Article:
Theoretical study of the role of metallic contacts in probing transport features of pure and defected graphene nanoribbons.

La Magna A, Deretzis I - Nanoscale Res Lett (2011)

Average conductance for nitrogen-doped and vacancy-damaged AGNRs. Average conductance <g> as a function of the energy E for a nitrogen-doped Na = 45 AGNR (solid line), nitrogen-doped Na = 47 AGNR (dashed line), and vacancy-damaged Na = 47 AGNR (point) with fixed length: L ≈ 0.21 μm. Plotted values represent statistical averages over more of 500 equivalent replicas of the system. Charge neutrality points of pure and defected systems are aligned at E = 0 eV in the figure.
© Copyright Policy - open-access
Related In: Results  -  Collection

License
Show All Figures
getmorefigures.php?uid=PMC3211293&req=5

Figure 2: Average conductance for nitrogen-doped and vacancy-damaged AGNRs. Average conductance <g> as a function of the energy E for a nitrogen-doped Na = 45 AGNR (solid line), nitrogen-doped Na = 47 AGNR (dashed line), and vacancy-damaged Na = 47 AGNR (point) with fixed length: L ≈ 0.21 μm. Plotted values represent statistical averages over more of 500 equivalent replicas of the system. Charge neutrality points of pure and defected systems are aligned at E = 0 eV in the figure.
Mentions: A qualitatively similar behavior is shown by the vacancy-damaged and nitrogen-doped semimetallic Na = 47 AGNR (see Figure 2). In the vacancy-damaged case, a large mobility gap appears in the negative energies (hole band) region [9] due to the strong backscattering of the defects. However, apart from the intensity of the scattering, vacancy-defected systems have a p impurity-like behavior.

Bottom Line: We theoretically characterize the formation of metal-graphene junctions as well as the effects of backscattering due to the presence of vacancies and impurities.Our results evidence that disorder can infer significant alterations on the conduction process, giving rise to mobility gaps in the conductance distribution.Moreover, we show the importance of metal-graphene coupling that gives rise to doping-related phenomena and a degradation of conductance quantization characteristics.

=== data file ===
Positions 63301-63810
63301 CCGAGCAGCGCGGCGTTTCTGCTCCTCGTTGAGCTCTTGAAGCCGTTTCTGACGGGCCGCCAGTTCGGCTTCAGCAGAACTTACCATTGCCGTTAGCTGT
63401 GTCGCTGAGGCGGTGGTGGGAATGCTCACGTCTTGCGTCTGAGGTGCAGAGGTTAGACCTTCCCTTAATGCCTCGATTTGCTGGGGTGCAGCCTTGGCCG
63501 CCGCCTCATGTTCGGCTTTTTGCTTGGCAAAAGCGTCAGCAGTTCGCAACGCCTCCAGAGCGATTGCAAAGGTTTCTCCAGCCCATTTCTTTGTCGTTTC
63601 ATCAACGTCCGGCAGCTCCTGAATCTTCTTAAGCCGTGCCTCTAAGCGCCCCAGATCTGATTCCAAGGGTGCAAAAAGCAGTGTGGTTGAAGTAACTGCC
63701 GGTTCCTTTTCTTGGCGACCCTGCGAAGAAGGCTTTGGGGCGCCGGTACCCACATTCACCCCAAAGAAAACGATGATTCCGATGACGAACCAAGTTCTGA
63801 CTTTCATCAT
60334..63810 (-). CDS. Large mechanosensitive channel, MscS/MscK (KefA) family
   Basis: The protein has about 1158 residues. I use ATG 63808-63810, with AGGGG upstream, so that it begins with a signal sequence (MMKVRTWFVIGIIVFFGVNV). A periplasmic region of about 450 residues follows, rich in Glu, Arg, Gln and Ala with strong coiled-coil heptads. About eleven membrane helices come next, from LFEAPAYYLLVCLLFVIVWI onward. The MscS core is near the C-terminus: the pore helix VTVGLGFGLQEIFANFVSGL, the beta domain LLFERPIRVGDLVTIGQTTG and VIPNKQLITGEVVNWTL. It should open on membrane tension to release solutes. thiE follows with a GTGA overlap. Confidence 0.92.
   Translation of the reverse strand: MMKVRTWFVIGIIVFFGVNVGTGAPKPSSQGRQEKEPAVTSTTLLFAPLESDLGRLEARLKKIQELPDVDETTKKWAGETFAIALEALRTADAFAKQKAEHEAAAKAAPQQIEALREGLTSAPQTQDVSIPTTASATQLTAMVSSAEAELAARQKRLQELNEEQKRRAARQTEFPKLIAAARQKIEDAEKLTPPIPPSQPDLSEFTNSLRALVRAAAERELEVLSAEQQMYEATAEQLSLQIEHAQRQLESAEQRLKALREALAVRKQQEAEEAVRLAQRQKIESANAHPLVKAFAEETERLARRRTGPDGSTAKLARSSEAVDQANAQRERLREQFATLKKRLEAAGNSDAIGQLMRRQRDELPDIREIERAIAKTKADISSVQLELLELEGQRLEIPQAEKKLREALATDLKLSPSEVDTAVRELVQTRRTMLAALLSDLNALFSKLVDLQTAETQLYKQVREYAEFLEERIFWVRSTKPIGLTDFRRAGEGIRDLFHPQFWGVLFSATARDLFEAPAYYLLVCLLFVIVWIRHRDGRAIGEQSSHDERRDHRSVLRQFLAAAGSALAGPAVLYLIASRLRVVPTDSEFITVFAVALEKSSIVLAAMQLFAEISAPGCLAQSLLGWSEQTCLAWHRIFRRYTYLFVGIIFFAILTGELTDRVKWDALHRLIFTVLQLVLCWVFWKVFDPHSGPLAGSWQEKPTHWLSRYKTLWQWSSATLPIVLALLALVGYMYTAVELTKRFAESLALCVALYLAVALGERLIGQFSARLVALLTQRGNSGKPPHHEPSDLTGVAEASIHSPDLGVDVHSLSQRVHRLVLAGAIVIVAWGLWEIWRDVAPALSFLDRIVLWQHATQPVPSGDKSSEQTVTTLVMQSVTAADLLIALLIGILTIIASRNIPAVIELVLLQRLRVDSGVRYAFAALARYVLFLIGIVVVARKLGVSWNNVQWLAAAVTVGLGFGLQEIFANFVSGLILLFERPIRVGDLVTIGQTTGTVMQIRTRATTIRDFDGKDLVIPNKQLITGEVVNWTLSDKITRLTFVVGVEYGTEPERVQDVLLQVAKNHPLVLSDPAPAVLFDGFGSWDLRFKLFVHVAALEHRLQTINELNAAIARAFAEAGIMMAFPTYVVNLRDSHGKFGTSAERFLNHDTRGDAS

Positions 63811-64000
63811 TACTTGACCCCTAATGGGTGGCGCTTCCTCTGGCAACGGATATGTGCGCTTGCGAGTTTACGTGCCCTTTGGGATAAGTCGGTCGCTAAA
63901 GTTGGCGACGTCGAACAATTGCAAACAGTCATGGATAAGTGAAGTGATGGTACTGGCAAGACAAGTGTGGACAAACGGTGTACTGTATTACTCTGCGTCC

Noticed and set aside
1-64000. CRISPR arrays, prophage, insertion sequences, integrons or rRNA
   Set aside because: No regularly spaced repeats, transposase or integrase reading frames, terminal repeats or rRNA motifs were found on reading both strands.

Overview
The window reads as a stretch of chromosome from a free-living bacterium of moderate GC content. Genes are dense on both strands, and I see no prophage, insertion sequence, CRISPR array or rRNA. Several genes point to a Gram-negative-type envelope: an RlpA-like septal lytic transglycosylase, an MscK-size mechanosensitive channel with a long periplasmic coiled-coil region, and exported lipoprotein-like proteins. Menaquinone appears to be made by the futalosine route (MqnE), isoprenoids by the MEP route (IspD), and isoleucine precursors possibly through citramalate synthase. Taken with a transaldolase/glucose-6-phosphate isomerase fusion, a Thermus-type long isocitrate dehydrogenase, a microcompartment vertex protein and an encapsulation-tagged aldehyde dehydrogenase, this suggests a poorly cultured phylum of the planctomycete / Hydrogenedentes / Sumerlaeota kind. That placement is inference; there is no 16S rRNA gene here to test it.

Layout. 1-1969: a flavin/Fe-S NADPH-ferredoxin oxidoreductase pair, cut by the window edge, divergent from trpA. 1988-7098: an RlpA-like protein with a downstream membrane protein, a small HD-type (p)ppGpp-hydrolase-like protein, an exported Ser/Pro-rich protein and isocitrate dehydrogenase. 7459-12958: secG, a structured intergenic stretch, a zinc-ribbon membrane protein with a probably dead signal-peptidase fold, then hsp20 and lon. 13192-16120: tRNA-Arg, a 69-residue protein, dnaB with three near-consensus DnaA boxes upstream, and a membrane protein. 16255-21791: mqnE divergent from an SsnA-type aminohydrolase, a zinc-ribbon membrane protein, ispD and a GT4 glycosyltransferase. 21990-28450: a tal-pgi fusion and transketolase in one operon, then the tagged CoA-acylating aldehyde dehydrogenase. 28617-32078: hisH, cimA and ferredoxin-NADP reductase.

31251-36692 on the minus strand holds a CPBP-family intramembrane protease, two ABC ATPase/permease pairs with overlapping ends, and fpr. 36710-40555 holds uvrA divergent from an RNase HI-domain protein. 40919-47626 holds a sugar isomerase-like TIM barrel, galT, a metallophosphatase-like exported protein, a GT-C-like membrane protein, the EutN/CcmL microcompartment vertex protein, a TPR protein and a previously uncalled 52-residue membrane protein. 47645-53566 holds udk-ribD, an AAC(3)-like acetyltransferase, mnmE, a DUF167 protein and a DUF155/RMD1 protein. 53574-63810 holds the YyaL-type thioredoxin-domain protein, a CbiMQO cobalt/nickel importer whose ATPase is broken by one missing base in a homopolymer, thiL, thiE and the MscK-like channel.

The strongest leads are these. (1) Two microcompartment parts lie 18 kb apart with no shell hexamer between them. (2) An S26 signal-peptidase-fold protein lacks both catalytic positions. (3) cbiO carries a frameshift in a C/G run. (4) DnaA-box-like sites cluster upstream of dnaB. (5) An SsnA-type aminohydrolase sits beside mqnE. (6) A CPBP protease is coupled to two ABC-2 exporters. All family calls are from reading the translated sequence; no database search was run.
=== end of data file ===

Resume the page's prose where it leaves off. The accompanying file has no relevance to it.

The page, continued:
View Article: PubMed Central - HTML - PubMed

Affiliation: 1CNR IMM, Z,I, VIII Strada 5, 95121 Catania, Italy. antonino.lamagna@imm.cnr.it.

ABSTRACT
Understanding the roles of disorder and metal/graphene interface on the electronic and transport properties of graphene-based systems is crucial for a consistent analysis of the data deriving from experimental measurements. The present work is devoted to the detailed study of graphene nanoribbon systems by means of self-consistent quantum transport calculations. The computational formalism is based on a coupled Schrödinger/Poisson approach that respects both chemistry and electrostatics, applied to pure/defected graphene nanoribbons (ideally or end-contacted by various fcc metals). We theoretically characterize the formation of metal-graphene junctions as well as the effects of backscattering due to the presence of vacancies and impurities. Our results evidence that disorder can infer significant alterations on the conduction process, giving rise to mobility gaps in the conductance distribution. Moreover, we show the importance of metal-graphene coupling that gives rise to doping-related phenomena and a degradation of conductance quantization characteristics.

No MeSH data available.